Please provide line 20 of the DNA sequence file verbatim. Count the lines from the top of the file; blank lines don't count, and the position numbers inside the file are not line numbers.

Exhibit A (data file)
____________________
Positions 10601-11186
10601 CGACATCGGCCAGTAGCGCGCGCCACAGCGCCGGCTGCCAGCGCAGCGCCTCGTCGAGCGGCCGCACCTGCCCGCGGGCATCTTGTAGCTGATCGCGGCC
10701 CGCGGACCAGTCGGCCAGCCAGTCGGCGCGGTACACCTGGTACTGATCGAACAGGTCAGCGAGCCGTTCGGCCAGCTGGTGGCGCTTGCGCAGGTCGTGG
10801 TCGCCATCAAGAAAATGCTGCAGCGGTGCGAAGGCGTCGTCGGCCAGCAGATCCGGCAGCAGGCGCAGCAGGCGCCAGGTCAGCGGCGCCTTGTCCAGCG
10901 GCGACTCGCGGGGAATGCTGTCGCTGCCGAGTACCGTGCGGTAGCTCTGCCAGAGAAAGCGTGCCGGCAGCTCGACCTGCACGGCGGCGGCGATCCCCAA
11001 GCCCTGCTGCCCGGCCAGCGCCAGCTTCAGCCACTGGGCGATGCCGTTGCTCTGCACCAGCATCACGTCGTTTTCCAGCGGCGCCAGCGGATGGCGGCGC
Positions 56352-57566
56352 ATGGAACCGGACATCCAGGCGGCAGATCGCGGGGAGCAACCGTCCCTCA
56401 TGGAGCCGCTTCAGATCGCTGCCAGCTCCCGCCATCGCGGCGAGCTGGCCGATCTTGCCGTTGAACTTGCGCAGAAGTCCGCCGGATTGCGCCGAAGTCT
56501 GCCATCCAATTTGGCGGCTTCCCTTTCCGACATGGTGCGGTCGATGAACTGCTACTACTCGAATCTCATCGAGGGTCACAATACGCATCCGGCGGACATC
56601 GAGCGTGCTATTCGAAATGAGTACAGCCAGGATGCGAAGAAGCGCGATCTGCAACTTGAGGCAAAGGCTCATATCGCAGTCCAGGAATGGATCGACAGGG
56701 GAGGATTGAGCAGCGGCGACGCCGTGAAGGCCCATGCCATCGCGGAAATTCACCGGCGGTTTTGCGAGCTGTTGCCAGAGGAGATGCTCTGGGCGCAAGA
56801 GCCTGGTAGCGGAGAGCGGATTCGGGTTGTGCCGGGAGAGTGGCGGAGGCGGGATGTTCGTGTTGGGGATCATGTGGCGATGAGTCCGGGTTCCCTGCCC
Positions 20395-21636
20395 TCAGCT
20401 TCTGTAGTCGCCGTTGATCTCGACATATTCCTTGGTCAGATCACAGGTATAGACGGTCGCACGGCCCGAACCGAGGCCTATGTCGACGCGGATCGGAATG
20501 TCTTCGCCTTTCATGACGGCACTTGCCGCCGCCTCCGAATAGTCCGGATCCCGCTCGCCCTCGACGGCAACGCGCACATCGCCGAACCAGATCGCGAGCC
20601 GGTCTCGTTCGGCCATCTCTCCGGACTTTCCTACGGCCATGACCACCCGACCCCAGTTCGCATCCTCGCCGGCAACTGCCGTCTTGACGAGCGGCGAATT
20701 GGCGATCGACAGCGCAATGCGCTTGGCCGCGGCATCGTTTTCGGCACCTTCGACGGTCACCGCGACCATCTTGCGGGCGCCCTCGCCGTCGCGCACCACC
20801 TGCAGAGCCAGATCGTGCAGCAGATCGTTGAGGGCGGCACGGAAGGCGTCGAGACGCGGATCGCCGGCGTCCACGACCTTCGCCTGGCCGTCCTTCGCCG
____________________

20801 TGCAGAGCCAGATCGTGCAGCAGATCGTTGAGGGCGGCACGGAAGGCGTCGAGACGCGGATCGCCGGCGTCCACGACCTTCGCCTGGCCGTCCTTCGCCG